In the movie version of the story of Watergate -- All the President's Men - the Nixon administration source who met Bob Woodward in the underground garage to provide him clues -- "Deep Throat" -- famously tells Woodward to "follow the money." Apparently those lines were never uttered in real life, but it's good advice in politics nonetheless.
The other day, California's Arnold Schwarzenegger -- with whom I rarely agree -- said something that should be repeated over and over between now and the mid-term elections. Schwarzenegger was referring to oil company financial support for California's Proposition 23 that would shelve the state's four-year-old climate legislation until the state's unemployment rate hits 5.5% when he said:
"Does anyone really believe that these companies, out of the goodness of their black oil hearts, are spending millions and millions of dollars to protect jobs?" He continued. "....It's not about jobs at all, ladies and gentlemen. It's about their ability to pollute and thus protect their profits."
Huge new Republican "issue advocacy" groups are using secret corporate donations throughout the country to savage Democratic candidates. They are joined by the Chamber of Commerce -- which is apparently using money from foreign corporations with interests in outsourcing American jobs to run ads that attack Democrats as "job killers."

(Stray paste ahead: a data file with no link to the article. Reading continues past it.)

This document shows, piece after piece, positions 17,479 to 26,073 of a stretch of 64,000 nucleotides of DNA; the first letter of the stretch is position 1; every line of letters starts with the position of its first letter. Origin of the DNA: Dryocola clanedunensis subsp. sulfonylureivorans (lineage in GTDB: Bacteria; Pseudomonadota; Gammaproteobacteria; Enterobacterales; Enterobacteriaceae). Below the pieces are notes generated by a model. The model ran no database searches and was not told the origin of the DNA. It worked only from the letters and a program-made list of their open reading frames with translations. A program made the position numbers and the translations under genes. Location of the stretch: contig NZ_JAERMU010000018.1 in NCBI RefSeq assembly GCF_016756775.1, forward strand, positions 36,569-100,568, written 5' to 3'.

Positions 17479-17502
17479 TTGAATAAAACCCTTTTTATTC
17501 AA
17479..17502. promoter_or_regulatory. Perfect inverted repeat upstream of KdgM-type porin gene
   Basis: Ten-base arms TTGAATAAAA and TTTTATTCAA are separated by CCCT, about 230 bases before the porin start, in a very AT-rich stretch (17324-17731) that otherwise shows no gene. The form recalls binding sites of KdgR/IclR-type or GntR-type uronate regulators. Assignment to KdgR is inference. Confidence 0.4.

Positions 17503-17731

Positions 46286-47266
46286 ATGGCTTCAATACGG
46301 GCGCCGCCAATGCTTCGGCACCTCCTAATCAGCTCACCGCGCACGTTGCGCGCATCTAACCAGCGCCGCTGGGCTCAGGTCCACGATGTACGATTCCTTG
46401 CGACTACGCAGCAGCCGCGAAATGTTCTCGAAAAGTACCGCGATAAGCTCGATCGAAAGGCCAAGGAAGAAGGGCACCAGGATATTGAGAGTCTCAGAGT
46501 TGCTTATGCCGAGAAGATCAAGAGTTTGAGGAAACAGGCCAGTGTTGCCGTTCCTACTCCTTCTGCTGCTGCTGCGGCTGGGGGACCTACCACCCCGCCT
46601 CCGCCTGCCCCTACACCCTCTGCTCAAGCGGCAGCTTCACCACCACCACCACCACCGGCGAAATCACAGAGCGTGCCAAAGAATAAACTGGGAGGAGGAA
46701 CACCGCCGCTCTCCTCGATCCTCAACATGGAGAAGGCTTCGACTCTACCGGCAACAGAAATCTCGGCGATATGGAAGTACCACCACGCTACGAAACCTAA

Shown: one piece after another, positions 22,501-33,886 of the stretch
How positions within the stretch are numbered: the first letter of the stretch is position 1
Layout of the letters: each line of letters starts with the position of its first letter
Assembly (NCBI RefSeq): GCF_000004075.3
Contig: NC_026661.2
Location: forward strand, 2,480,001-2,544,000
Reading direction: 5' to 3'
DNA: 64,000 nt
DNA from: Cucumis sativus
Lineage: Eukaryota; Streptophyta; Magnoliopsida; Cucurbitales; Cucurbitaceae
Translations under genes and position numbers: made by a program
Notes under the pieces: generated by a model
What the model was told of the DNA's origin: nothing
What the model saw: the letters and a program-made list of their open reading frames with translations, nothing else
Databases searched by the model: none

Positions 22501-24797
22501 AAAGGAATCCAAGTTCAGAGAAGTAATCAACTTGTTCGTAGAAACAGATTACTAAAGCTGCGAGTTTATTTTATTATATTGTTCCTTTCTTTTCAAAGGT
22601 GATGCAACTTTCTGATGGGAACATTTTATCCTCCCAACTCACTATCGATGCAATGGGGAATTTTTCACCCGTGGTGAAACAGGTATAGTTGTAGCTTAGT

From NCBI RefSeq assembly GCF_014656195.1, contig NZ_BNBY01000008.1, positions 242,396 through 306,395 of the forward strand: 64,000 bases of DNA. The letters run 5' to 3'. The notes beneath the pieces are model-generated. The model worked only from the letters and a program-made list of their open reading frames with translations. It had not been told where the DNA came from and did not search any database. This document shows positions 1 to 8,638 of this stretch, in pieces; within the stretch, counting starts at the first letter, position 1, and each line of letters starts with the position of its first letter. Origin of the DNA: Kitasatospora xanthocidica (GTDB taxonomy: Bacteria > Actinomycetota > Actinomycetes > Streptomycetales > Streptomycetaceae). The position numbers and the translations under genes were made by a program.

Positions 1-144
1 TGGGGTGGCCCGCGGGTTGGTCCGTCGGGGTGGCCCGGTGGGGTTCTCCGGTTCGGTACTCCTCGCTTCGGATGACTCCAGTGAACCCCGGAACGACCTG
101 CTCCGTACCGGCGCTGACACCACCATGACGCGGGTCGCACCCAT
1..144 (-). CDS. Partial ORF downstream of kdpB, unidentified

By their own admission, eighty-five percent of funds directed to candidates from Wall Street's major trade group is going to Republicans.
It doesn't take a great political analysis to understand that these huge corporations aren't investing millions to attack some candidates and elect others out of some disinterested concern for the public welfare -- or out of a concern for the "future of the American economy." Wall Street has never been concerned with the "overall economy" and certainly not with middle class jobs. It has only one concern: its own ability to make huge amounts of money. It does it by siphoning off what novelist Tom Wolfe called the "golden crumbs." Wall Street finds scores of innovative ways to shave off slivers of more and more financial transactions. As a result, the financial sector has grown so enormous that has it has fattened like a giant tumor on the American political-economy.
The denizens of Wall Street couldn't have cared less that by concentrating a bigger and bigger share of the nation's wealth in fewer and fewer hands they were undermining the foundation of true long-term growth: the economic demand provided by middle class consumers who could afford to buy the economy's goods and services.
Wall Street -- and all of the outsourcers and buy-out artists -- have waged relentless war on the American middle class without any concern at all for over all "job creation." They would just as soon fire you or outsource you as look at you. They had only one thought: stuffing their own pockets.